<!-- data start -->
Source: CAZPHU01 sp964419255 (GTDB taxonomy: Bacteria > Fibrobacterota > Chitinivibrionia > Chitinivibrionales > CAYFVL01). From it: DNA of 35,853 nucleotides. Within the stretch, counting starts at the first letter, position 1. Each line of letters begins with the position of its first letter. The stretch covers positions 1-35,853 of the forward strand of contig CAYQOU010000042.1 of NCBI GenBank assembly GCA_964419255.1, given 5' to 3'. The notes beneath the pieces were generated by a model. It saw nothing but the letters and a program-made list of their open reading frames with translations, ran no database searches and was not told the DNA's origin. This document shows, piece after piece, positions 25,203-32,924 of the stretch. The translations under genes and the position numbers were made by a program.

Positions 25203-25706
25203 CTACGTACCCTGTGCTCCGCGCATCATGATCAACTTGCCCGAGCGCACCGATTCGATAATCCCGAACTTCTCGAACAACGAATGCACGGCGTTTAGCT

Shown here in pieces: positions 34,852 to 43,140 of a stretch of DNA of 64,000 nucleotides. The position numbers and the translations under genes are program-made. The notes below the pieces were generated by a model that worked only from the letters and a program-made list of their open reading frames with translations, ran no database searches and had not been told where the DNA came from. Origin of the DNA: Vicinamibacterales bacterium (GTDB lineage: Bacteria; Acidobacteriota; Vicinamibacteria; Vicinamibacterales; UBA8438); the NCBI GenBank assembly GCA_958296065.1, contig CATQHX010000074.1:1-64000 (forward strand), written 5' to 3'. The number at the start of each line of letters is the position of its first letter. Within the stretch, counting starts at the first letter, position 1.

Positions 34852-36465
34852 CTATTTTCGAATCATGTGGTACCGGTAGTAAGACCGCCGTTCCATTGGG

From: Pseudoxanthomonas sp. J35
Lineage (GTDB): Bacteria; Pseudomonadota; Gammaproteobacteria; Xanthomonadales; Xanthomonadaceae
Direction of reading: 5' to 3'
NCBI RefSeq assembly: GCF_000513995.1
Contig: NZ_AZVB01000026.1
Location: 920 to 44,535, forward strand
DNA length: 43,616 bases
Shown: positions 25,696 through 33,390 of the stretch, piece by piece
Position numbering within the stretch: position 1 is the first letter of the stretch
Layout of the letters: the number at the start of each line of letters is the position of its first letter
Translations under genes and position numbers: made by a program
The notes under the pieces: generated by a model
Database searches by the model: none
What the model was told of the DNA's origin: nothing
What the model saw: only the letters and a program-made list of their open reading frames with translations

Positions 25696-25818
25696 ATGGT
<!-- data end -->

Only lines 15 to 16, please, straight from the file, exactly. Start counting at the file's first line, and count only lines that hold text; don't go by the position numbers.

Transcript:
Position numbering within the stretch: position 1 is the first letter of the stretch
Layout of the letters: the number at the start of each line of letters is the position of its first letter